On-site vertical farms produce hyperlocal organic food. Photo credit: EFFEKT

Lynge told DW that if all goes to plan, the first ReGen Village is just the beginning. “We are launching our prototype in Almere, Holland, but the big potential for ReGen lies in developing countries, where billions are moving away from rural communities in search of better living conditions,” he said.

Ehrlich explained, “We tackle the first two hardest climate areas [wet and cold]. Then from there we have global scale—rural India, sub-Saharan Africa, where we know that the population is going to increase and also be moving to the middle class. If everybody in India and Africa wants the same kind of suburbs that we’ve been building so far, the planet’s not going to make it.”

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The off-grid neighborhood is comprised of power positive homes, food production units, renewable energy facilities, water management and waste-to-resource systems, and community areas. Photo credit: EFFEKT

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Johannesburg’s choking landfills

by Rudzani Musekwa
The city of Johannesburg has prioritised recycling, because its five main landfills are fast running out of space.
South Africa generates some 108 million tons of waste, with expectations of the waste rising each year.
In 2001 South Africa signed the Polokwane Declaration to say that by 2022 there will be a 75% diversion of recyclable materials from landfills.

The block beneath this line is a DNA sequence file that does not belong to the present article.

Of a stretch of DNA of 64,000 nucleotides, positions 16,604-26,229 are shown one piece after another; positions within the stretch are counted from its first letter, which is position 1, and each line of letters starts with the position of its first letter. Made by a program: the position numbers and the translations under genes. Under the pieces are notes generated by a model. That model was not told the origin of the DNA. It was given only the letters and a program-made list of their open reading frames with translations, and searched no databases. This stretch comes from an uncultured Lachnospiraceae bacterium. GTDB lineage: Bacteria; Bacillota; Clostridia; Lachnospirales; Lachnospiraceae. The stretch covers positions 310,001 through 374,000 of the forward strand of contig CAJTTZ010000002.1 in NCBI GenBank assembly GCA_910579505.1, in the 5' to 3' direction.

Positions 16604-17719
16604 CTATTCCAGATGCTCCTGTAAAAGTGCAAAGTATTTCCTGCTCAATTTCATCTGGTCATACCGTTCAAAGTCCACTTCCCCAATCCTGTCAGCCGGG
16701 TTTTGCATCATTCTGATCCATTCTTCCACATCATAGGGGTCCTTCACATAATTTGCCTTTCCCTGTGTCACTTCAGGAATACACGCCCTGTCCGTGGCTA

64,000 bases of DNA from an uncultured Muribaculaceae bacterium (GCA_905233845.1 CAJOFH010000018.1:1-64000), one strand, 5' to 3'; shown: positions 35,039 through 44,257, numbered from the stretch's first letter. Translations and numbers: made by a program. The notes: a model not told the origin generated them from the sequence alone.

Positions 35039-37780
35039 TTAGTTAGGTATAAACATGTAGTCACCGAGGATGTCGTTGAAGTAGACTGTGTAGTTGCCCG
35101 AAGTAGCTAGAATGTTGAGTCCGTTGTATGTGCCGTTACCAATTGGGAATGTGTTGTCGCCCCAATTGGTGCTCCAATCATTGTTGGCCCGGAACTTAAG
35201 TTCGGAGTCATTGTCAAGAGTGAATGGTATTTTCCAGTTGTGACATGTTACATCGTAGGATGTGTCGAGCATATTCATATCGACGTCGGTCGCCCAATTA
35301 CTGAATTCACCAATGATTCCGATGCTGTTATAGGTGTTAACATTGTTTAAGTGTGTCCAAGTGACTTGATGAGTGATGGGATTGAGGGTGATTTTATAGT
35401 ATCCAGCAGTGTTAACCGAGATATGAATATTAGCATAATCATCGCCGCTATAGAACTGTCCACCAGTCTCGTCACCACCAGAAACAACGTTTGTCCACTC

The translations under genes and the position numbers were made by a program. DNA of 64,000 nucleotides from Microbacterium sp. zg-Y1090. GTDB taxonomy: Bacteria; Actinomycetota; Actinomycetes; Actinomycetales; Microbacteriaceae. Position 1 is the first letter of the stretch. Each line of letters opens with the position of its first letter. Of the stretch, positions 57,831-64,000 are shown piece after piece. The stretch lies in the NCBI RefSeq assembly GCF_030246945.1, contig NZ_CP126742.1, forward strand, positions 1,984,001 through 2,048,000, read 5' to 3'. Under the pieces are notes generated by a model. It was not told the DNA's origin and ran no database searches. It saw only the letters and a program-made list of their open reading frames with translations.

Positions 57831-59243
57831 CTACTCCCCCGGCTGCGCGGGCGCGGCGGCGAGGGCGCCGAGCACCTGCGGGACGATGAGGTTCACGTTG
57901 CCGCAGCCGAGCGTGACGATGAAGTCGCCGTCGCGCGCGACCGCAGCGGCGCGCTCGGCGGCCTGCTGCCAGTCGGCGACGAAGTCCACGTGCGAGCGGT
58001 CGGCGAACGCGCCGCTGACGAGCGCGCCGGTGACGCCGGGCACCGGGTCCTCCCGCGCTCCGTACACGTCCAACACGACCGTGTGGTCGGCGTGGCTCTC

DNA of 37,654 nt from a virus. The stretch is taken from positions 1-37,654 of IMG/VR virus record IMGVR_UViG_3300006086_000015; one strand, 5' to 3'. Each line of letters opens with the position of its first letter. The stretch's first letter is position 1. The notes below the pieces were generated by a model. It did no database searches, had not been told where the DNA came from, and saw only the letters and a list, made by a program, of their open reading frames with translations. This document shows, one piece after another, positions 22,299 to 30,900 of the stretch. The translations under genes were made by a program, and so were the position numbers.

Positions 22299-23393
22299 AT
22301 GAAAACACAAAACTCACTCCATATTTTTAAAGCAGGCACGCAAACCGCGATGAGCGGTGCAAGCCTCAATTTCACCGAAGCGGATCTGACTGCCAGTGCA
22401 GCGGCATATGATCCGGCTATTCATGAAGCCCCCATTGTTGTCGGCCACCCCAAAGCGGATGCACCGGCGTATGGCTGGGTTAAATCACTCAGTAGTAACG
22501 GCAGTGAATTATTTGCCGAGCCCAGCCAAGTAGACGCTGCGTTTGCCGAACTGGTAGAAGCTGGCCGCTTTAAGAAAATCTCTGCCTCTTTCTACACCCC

According to Musa Chamane, waste campaign manager at Ground Work SA, enough wasn’t being done in terms of recycling in the country, especially by big companies.
“This is becoming too much of a burden for landfills in the country,” he said.
Chamane said that our landfills were lacking in capacity as the waste was rapidly rising.
“We encourage recycling because besides being good for the health of the poor, it also creates jobs, giving poor people a means for survival.”
Chamane said that there was not enough awareness of recycling and its benefits. By the end of last year, the city had come to the conclusion that it was running out of landfill space and embarked on an aggressive campaign to promote recycling.
Johannesburg has only five landfills.
The reason for the lack of space is a lack of household-waste recycling, coupled with increased urban migration, which has put strain on the city’s waste-disposal efforts.
Councillor Matshidiso Mfikoe of the city of Johannesburg last year joined waste management company Pikitup and developed an aggressive waste-minimisation strategy. Mfikoe said at the time: “As the city of Johannesburg, we are gearing towards moving away from the traditional hierachy, whereby 93% of waste is disposed of at landfill sites, and towards a new paradigm, in which only 7% of waste will be deposited at landfills, by 2040.”
The National Waste Management Strategy, developed by the Department of Environmental Affairs, aims to ensure that all metropolitan municipalities, secondary cities and large towns have initiated separation-at-source programmes by next year.
Activists like Chamane believe that the government needs to show its commitment to ensuring the good health of its citizens by implementing and regulating waste management.
Source: The New Age